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  Nitration of Wheat Amylase Trypsin Inhibitors Increases Their Innate and Adaptive Immunostimulatory Potential in vitro

Ziegler, K., Neumann, J., Liu, F., Fröhlich-Nowoisky, J., Cremer, C., Saloga, J., et al. (2019). Nitration of Wheat Amylase Trypsin Inhibitors Increases Their Innate and Adaptive Immunostimulatory Potential in vitro. Frontiers in immunology, 9: 3174. doi:10.3389/fimmu.2018.03174.

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 Creators:
Ziegler, Kira1, Author              
Neumann, Jan1, Author              
Liu, Fobang1, Author              
Fröhlich-Nowoisky, Janine2, Author              
Cremer, Christoph1, Author              
Saloga, Joachim3, Author
Reinmuth-Selzle, Kathrin1, Author              
Pöschl, Ulrich1, Author              
Schuppan, Detlef3, Author
Bellinghausen, Iris3, Author
Lucas, Kurt1, Author              
Affiliations:
1Multiphase Chemistry, Max Planck Institute for Chemistry, Max Planck Society, ou_1826290              
2Biogeochemistry, Max Planck Institute for Chemistry, Max Planck Society, ou_1826286              
3external, ou_persistent22              

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 Abstract: Amylase trypsin inhibitors (ATI) can be found in all gluten containing cereals and are, therefore, ingredient of basic foods like bread or pasta. In the gut ATI can mediate innate immunity via activation of the Toll-like receptor 4 (TLR4) on immune cells residing in the lamina propria, promoting intestinal, as well as extra-intestinal, inflammation. Inflammatory conditions can induce formation of peroxynitrite (ONOO−) and, thereby, endogenous protein nitration in the body. Moreover, air pollutants like ozone (O3) and nitrogen dioxide (NO2) can cause exogenous protein nitration in the environment. Both reaction pathways may lead to the nitration of ATI. To investigate if and how nitration modulates the immunostimulatory properties of ATI, they were chemically modified by three different methods simulating endogenous and exogenous protein nitration and tested in vitro. Here we show that ATI nitration was achieved by all three methods and lead to increased immune reactions. We found that ATI nitrated by tetranitromethane (TNM) or ONOO− lead to a significantly enhanced TLR4 activation. Furthermore, in human primary immune cells, TNM nitrated ATI induced a significantly higher T cell proliferation and release of Th1 and Th2 cytokines compared to unmodified ATI. Our findings implicate a causative chain between nitration, enhanced TLR4 stimulation, and adaptive immune responses, providing major implications for public health, as nitrated ATI may strongly promote inhalative wheat allergies (baker's asthma), non-celiac wheat sensitivity (NCWS), other allergies, and autoimmune diseases. This underlines the importance of future work analyzing the relationship between endo- and exogenous protein nitration, and the rise in incidence of ATI-related and other food hypersensitivities.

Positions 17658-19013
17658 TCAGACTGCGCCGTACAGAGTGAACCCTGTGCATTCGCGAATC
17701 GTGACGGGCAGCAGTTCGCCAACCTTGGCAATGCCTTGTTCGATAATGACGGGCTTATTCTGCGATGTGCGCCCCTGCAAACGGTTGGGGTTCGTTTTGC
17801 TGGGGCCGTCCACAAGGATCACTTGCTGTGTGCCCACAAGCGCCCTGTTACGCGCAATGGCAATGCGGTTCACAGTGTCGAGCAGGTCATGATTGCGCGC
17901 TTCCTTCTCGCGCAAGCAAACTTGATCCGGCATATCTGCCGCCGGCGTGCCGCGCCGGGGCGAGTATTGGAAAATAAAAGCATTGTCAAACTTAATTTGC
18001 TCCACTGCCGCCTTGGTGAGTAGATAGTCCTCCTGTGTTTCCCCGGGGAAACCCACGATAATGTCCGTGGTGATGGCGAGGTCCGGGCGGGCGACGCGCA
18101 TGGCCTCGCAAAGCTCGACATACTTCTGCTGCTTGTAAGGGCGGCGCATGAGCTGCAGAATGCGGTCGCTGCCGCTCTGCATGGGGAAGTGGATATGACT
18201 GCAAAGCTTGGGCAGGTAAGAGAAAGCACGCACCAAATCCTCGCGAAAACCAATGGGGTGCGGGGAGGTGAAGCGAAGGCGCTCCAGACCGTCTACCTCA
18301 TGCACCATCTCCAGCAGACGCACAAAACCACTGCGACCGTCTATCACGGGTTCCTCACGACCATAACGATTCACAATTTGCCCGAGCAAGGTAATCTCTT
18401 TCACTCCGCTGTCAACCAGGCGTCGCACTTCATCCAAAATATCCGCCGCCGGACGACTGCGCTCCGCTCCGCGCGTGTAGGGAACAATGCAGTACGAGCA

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Language(s): eng - English
 Dates: 2019
 Publication Status: Published online
 Pages: -
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 Table of Contents: -
 Rev. Type: -
 Identifiers: ISI: 000456183100001
DOI: 10.3389/fimmu.2018.03174
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Title: Frontiers in immunology
  Abbreviation : Front immunol
Source Genre: Journal
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Publ. Info: Lausanne : Frontiers Media
Pages: - Volume / Issue: 9 Sequence Number: 3174 Start / End Page: - Identifier: ISSN: 1664-3224
CoNE: https://pure.mpg.de/cone/journals/resource/1664-3224